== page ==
Former Dean of Women a vibrant lady

Dr. Elspeth Baugh wore more than one hat at Queen’s University.

Dr. Baugh was the daughter of a Queen’s principal and spent much of her childhood at Summerhill. She was a Queen’s student who graduated with a degree in psychology and later returned to teach in the psychology department. She was one of the last Deans of Women and a room in Ban Righ Hall —-the Elspeth Baugh Fireside Room— is named in her honour.

Dr. Baugh died on July 6 of complications from cancer. She was 72.

“She was inspirational and a role model and well ahead of her time,” said Dr. Roberta Head, head of the sociology department. “She was a very, very wise woman and she understood all the students.”

The daughter of Dr. Robert Wallace, principal of Queen’s from 1936 to 1951, Dr. Baugh graduated from Queen’s in 1949, received her Masters of Clinical Psychology from the University of Michigan and her doctorate from York University. Before she returned to Queen’s in 1980 to assume the position of Dean of Women, she worked as a clinical psychologist for children.

Her position was phased out after the Dean of Students was established last decade, but according to friends, former students and faculty, Dr. Baugh was a vibrant lady who truly made a difference in her role.

When Dr. Baugh became Dean in 1980, a Journal staff writer who interviewed the incoming dean recounted the following about the conversation.

“An interview with the new Dean of Women doesn’t follow clearcut lines; she deftly moves the conversation from one topic to another. A formal interview becomes a conversation; a conversation turns into an intimate chat,” wrote Janet McCrimmon, Journal staff writer.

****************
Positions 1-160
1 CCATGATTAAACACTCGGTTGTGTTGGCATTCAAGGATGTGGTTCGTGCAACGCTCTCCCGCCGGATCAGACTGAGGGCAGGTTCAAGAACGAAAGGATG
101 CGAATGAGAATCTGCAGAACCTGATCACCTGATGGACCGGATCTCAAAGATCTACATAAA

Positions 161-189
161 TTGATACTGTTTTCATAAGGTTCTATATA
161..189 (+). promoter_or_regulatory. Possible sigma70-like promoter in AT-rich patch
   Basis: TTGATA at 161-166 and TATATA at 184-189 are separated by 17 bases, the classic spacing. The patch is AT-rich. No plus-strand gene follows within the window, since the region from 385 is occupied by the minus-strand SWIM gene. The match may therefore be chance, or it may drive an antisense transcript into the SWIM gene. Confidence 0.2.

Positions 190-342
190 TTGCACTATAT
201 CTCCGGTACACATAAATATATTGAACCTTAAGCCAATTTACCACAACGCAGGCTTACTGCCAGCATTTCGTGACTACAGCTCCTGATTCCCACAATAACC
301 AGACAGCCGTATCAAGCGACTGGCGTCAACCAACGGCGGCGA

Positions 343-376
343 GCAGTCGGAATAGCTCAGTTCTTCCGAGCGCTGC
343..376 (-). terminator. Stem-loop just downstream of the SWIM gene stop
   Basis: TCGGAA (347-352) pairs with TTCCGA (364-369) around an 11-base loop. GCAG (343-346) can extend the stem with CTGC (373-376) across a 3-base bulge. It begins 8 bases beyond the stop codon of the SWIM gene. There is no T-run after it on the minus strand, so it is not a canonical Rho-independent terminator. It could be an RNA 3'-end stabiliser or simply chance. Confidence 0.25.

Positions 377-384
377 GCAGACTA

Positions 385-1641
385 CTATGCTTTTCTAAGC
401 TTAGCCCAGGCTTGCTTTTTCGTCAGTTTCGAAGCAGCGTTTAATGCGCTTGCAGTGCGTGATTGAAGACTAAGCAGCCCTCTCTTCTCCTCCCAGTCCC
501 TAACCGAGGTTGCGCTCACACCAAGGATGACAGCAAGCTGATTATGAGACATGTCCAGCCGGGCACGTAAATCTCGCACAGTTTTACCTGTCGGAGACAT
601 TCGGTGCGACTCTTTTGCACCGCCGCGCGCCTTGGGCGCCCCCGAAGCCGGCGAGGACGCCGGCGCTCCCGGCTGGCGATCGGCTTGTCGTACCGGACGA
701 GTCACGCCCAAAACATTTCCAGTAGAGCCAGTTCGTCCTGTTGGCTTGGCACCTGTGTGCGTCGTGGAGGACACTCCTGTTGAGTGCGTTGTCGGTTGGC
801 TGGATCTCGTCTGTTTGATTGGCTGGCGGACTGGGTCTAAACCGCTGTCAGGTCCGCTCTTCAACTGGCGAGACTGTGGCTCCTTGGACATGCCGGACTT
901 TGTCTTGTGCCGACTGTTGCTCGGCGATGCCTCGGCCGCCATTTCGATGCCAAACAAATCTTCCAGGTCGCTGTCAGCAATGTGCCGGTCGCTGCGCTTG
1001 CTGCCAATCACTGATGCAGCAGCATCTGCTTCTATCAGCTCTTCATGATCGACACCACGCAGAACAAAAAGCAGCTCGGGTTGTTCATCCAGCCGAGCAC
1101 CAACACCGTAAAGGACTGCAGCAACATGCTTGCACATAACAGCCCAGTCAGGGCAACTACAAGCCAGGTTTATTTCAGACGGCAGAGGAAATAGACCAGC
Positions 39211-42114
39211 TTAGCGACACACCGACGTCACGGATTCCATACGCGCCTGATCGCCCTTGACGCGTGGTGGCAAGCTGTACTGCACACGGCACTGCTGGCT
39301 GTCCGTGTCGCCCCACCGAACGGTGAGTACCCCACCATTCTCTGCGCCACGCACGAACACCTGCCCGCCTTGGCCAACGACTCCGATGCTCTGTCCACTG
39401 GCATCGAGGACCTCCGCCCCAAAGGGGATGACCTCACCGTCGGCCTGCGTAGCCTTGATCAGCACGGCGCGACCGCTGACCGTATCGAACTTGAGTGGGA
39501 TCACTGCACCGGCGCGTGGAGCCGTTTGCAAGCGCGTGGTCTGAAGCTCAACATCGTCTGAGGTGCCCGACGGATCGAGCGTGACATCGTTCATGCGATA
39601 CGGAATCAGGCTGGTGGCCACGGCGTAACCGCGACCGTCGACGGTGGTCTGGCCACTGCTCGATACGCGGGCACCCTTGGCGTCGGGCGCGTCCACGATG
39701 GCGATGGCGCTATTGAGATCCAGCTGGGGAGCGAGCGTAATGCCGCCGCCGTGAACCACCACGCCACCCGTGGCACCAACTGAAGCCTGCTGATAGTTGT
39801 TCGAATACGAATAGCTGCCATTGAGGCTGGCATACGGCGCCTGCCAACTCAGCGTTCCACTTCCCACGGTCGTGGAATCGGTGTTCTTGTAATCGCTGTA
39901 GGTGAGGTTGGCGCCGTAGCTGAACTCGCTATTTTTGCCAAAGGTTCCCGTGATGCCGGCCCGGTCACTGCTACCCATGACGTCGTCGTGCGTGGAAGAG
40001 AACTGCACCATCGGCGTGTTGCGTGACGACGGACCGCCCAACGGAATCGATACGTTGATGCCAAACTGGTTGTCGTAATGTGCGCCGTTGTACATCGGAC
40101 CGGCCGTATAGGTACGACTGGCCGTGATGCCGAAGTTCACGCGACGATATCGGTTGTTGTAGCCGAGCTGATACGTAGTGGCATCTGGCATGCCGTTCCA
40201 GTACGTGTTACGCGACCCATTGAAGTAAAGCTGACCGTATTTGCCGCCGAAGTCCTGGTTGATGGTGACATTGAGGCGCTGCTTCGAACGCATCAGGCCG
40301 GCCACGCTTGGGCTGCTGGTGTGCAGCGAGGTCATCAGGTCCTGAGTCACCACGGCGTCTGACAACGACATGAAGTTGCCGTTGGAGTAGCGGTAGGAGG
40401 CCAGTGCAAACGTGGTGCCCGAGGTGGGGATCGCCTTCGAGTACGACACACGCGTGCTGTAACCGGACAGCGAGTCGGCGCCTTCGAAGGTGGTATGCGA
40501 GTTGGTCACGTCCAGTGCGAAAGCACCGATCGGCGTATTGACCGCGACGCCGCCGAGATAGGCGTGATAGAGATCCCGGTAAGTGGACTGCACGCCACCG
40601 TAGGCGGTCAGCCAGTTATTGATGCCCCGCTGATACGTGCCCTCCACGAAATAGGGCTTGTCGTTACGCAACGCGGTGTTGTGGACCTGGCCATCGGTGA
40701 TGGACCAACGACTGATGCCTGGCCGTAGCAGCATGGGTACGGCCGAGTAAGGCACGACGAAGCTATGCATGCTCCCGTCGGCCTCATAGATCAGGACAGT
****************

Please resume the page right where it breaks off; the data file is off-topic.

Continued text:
Before she retired in 1993, Dr. Baugh helped change the University’s attitude towards women, particularly during the infamous Gordon House residence incident in 1989, said longtime friend Joanne Page.

In 1989 first-year male students displayed signs in their residence windows with charged sentiments like “no means tie her up” and “no means kick her in the teeth” in response to a campus-wide campaign against sexual harassment.

Occurring at a time when campus attitudes towards women were under scrutiny because of the Montreal Massacre (when 14 women were killed by Marc Lepine at Concordia), the incident received national attention after feminist groups occupied the principal’s office and nine students went before the AMS judicial committee.

“[Dr. Baugh] was a real anchor for the budding feminism on campus [at the time],” Page said.

“There is more open discussion now about a number of issues between men and women than there was 10 years ago, and I think that is encouraging,” Dr. Baugh told the Journal in 1989.

“I envy the number of choices open to young people today, but I don’t envy the difficult decisions you have to make.”

-With files from the Kingston Whig-Standard

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